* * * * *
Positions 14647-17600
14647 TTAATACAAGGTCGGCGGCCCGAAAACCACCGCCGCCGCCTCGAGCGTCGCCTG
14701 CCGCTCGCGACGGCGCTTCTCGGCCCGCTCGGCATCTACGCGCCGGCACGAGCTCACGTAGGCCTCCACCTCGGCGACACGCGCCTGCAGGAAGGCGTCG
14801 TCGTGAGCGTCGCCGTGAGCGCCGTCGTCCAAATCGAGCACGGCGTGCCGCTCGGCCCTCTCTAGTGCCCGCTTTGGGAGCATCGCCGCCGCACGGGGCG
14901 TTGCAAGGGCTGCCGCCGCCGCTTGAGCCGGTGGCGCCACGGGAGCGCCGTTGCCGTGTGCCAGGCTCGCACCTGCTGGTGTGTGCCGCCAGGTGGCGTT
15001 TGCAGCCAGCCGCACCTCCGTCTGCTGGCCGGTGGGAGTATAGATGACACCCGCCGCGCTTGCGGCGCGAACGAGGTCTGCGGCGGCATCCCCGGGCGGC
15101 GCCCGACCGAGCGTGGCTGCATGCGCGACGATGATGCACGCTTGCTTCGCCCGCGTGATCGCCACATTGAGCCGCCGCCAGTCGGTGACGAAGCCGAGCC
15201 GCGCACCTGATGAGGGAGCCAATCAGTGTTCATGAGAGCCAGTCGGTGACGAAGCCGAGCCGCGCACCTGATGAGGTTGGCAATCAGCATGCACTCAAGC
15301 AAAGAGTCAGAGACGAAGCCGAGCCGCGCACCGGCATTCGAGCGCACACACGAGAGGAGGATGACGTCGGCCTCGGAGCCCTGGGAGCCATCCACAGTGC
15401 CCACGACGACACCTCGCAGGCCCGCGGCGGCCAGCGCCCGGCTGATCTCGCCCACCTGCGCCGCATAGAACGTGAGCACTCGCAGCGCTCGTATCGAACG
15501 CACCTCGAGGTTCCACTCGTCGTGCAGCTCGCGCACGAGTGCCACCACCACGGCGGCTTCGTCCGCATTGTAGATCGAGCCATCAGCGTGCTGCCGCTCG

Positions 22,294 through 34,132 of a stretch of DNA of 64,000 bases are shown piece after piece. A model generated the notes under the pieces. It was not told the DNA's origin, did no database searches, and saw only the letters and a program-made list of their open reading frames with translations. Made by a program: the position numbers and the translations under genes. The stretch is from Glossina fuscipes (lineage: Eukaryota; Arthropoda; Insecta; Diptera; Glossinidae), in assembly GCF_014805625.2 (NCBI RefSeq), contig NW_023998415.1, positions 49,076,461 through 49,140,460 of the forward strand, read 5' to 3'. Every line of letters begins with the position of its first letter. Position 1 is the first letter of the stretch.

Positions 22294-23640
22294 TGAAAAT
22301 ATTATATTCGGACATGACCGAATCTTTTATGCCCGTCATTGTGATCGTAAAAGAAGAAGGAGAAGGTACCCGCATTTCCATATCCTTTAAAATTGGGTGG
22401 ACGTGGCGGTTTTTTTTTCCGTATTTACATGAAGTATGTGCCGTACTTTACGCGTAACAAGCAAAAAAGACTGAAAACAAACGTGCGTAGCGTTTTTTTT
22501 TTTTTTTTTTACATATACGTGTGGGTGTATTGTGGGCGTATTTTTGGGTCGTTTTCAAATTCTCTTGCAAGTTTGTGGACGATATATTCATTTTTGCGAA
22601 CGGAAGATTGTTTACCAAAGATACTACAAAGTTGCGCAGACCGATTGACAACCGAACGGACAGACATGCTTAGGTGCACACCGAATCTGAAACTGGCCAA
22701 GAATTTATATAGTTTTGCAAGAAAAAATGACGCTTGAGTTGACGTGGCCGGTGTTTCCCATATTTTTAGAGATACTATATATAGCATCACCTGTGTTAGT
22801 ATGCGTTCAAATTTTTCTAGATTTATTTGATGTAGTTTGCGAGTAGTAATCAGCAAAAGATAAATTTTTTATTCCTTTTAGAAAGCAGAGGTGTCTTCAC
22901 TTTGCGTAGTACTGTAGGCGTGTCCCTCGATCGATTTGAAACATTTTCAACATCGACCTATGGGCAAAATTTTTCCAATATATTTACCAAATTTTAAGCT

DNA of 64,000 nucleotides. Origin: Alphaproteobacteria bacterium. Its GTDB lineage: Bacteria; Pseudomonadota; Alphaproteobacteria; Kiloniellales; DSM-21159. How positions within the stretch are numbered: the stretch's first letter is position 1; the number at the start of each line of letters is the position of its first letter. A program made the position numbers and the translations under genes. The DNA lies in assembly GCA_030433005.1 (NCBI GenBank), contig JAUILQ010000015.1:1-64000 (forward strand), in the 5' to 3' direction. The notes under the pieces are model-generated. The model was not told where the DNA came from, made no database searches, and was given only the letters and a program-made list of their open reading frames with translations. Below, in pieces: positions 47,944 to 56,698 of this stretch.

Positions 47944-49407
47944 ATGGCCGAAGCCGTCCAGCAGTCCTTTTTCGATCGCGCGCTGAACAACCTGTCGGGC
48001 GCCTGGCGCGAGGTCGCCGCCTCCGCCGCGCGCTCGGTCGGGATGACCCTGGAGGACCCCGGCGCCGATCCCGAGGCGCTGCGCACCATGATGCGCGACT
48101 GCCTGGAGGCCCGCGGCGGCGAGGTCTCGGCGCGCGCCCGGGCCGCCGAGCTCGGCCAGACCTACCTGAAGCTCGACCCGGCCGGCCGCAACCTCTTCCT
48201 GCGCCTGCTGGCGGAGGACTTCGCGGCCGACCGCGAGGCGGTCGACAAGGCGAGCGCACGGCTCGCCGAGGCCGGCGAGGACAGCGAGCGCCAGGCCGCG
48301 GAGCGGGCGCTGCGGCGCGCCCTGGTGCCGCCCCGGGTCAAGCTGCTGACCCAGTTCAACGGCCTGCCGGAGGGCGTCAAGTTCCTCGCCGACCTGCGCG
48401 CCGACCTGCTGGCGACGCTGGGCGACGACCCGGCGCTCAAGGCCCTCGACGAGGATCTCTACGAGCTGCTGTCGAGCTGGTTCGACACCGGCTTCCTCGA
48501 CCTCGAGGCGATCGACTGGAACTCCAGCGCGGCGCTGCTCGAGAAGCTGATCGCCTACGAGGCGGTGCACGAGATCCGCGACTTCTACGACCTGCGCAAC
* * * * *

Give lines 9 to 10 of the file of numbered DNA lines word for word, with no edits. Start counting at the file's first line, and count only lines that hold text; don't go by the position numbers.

15301 AAAGAGTCAGAGACGAAGCCGAGCCGCGCACCGGCATTCGAGCGCACACACGAGAGGAGGATGACGTCGGCCTCGGAGCCCTGGGAGCCATCCACAGTGC
15401 CCACGACGACACCTCGCAGGCCCGCGGCGGCCAGCGCCCGGCTGATCTCGCCCACCTGCGCCGCATAGAACGTGAGCACTCGCAGCGCTCGTATCGAACG